Wells gives the following advice:
Suggest activities that can be shared with the family. A weekend bike ride, hike, or other physical activity the teen is interested in.
Make the teen part of the meal preparation or cooking process. If the teen is helping to make their own meals, the parent has an opportunity to introduce healthy options, and slip in some simple nutrition advice. For example: “Let’s make a big stir fry for dinner. Pick out four vegetables you want to throw in there. You can have the leftovers for lunch tomorrow.”
Introduce measured portions of foods at mealtimes. That way, while eating out, teens are used to the visual cues from home to understand how much they really need to eat to be satisfied. For example, fill up half the plate with non-starchy vegetables, a quarter of the plate with protein, and the other quarter with complex carbohydrates.
Avoid mindless eating, which leads to overeating. Encourage a digital-distraction-free meal time. This means connecting with each other, savoring the food, and not just wolfing it down without tasting it.
In other recommendations, Garcia said to discuss how your teen feels about their weight. Let them know obesity is a condition and may not be entirely their fault. Changes such as healthy eating and more activity can help, but negative ideals do not work or motivate.
Teens who are overweight can suffer from self-imposed or societal negativity. Dr. Fenwick offers the following tips for parents that can potentially have a positive effect on their overweight teen’s emotional state:
- Don't criticize them about being fat
- Support their positive attributes
- Stress a positive body image
- Don't wait until your teen is obese to have a talk; start the dialogue when your teen starts to become overweight
Oftentimes, obesity can be a result of emotional eating, Wells noted, and this can lead to a self-perpetuating cycle: Child is overweight, child gets bullied, child eats to numb themselves from the pain of being bullied, child gains more weight.
“Making sure your teen has someone to talk to, outside of a nuclear family member, honestly and openly about any emotional issues, can be very helpful,” advised Wells, adding that school counselors, therapists, or mentors who can have a more objective perspective, and aren’t personally affected by or connected to whatever issues the teen is going through, are all good options for emotional sounding boards.
“Not focusing on the teen’s weight, but instead on their other qualities, is a good way to build confidence and self-worth,” Wells added. “Instead of superficial comments, try remarking on their intelligence, creativity, willfulness, compassion.”
According to Dr. Fenwick, there are several ways a parent can take a physically active role in helping their teen lose weight, such as planning family outings where physical activities are encouraged, like miniature golfing.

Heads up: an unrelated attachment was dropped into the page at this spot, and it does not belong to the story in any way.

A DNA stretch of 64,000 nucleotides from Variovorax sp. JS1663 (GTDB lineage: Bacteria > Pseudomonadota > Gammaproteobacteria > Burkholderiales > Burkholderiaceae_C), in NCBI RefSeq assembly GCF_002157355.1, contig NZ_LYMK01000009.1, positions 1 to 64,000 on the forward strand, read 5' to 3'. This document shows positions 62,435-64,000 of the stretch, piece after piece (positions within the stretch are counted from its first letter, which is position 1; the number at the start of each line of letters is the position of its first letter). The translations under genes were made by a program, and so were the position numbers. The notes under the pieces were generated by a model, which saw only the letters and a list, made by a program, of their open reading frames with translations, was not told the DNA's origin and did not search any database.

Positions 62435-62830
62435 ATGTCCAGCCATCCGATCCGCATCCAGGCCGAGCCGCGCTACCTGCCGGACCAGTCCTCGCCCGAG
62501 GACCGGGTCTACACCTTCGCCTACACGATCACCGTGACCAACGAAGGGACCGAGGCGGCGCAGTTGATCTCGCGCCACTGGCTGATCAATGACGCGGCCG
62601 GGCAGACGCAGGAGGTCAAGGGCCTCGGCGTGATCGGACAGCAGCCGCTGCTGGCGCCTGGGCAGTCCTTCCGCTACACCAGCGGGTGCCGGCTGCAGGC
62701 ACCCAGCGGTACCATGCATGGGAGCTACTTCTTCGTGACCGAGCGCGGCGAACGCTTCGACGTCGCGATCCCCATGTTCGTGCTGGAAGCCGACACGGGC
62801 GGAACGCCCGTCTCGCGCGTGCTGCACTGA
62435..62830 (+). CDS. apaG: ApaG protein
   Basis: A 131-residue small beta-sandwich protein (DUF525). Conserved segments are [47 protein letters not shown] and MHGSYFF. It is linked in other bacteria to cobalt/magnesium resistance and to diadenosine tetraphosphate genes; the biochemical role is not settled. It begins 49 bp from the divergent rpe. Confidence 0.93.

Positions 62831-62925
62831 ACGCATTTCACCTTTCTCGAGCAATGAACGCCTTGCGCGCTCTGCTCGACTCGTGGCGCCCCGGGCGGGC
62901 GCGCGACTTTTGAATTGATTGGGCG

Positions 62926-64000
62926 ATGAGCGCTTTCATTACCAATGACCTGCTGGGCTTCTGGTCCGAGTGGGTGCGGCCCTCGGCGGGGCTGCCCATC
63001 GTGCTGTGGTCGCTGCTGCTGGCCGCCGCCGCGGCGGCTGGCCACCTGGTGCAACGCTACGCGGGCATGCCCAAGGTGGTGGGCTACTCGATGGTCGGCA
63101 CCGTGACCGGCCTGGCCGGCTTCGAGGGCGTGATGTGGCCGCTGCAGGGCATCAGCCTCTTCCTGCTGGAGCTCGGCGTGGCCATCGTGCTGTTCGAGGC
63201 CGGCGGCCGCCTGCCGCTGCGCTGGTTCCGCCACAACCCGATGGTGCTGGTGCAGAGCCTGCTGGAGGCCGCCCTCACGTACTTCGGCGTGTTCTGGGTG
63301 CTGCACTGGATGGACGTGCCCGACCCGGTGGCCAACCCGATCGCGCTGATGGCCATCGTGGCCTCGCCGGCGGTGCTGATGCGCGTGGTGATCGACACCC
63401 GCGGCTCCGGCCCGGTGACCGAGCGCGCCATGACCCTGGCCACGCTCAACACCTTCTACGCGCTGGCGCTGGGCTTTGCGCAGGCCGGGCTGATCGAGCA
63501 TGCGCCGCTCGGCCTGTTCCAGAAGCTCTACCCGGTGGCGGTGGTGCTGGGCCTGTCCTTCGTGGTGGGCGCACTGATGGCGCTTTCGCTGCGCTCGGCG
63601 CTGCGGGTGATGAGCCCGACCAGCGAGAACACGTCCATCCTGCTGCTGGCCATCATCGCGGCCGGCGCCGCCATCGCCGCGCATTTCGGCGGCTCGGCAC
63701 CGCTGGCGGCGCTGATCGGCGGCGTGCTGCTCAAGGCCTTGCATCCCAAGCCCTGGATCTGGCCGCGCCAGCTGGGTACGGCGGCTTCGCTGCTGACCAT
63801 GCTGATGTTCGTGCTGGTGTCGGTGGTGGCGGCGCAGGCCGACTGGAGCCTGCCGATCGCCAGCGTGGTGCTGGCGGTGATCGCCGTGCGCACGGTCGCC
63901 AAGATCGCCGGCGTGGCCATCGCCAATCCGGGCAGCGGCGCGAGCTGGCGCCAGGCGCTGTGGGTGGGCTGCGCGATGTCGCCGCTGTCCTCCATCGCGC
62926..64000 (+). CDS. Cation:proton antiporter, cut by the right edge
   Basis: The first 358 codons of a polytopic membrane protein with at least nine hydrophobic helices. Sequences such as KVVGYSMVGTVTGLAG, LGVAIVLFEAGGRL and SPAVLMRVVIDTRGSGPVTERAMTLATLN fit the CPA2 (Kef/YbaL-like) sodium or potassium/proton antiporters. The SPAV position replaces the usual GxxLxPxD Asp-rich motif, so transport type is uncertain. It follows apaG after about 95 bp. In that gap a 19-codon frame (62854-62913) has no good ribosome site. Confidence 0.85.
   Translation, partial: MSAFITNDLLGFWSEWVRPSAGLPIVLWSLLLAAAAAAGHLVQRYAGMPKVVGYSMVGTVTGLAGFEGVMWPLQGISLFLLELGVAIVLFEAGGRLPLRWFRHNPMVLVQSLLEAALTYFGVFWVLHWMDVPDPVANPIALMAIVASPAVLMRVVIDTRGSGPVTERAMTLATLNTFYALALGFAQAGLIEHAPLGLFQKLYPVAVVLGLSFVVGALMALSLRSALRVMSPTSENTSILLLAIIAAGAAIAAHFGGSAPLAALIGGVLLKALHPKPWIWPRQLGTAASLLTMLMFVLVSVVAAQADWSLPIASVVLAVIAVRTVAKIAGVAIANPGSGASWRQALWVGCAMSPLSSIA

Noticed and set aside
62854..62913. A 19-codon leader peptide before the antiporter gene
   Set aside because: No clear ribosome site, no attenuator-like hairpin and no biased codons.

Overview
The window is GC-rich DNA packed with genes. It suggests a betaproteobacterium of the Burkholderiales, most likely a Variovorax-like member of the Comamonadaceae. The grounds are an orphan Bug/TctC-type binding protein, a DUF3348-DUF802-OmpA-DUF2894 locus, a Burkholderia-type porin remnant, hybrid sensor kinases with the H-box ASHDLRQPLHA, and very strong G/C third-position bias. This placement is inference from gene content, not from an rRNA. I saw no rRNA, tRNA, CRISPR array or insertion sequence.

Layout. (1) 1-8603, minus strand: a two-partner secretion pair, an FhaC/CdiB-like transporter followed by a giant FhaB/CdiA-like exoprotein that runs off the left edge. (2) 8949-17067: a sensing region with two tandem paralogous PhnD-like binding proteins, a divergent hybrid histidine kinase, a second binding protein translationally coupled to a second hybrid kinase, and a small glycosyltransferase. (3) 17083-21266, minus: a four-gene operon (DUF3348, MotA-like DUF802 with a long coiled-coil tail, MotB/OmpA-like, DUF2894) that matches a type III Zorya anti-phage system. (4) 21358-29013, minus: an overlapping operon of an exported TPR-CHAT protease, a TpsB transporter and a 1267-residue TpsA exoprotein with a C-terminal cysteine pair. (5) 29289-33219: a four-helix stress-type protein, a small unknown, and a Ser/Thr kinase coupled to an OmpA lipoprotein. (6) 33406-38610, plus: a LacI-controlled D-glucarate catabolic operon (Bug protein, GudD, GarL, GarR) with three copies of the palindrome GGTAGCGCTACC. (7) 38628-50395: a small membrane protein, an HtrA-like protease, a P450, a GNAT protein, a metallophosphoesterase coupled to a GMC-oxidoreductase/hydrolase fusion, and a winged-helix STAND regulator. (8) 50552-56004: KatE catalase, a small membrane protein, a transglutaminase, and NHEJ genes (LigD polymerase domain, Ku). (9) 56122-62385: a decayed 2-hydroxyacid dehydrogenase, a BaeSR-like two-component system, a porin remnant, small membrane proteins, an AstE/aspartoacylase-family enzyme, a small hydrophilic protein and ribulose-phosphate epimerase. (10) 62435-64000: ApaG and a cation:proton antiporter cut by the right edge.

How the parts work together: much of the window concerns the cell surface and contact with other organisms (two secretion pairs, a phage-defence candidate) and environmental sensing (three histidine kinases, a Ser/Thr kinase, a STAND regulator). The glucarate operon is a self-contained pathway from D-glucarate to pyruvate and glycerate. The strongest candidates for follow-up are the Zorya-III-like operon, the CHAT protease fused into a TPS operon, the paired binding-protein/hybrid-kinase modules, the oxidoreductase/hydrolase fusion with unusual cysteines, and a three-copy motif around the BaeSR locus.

“Every weekend…my family always went for a hike,” Dr. Fenwick recalled. “We would pack a healthy lunch and spend the day exploring together. The parent should be a role model with physical activity.”
In other advice, Wells offered the following tips:
Make physical activities about bonding, not about weight loss, such as taking after-dinner walks together. Suggest to your teen, “the weather is so nice, and it will give us a chance to catch up.”
Choose physical activities your teen will enjoy. Some teens may gravitate toward creative dance, or individual sports, such as skating, biking, skiing or running. Additionally, “encourage regular participation in whatever physical activity your teen likes.”
Hire a coach or personal trainer. One-on-one coaching or personal training is a great way for the teen to have individual attention, get some exercise, and connect with a mentor.
Teach your teen appropriate portion sizes for various food groups and their plate as a whole. This is a tangible and easy way to start a healthy habit.
Avoid rewarding your teen with food. Instead of a food reward for things like good grades or good behavior, offer teens an active experience, such as a trip to the theme park, swimming pool, bowling alley or ice skating rink.
Garcia agrees that encouraging teens to engage in activities they enjoy can keep them active, however, “if they don't like exercise, don't worry. Nutrition changes alone can help with weight control. Try small changes instead of many changes at once that can be overwhelming.”
Many overweight teens with working parents spend time on their own without supervision, which can lead to making poor food choices. Dr. Fenwick offers the following tips for parents that can help promote healthier food selections when a teen is home alone: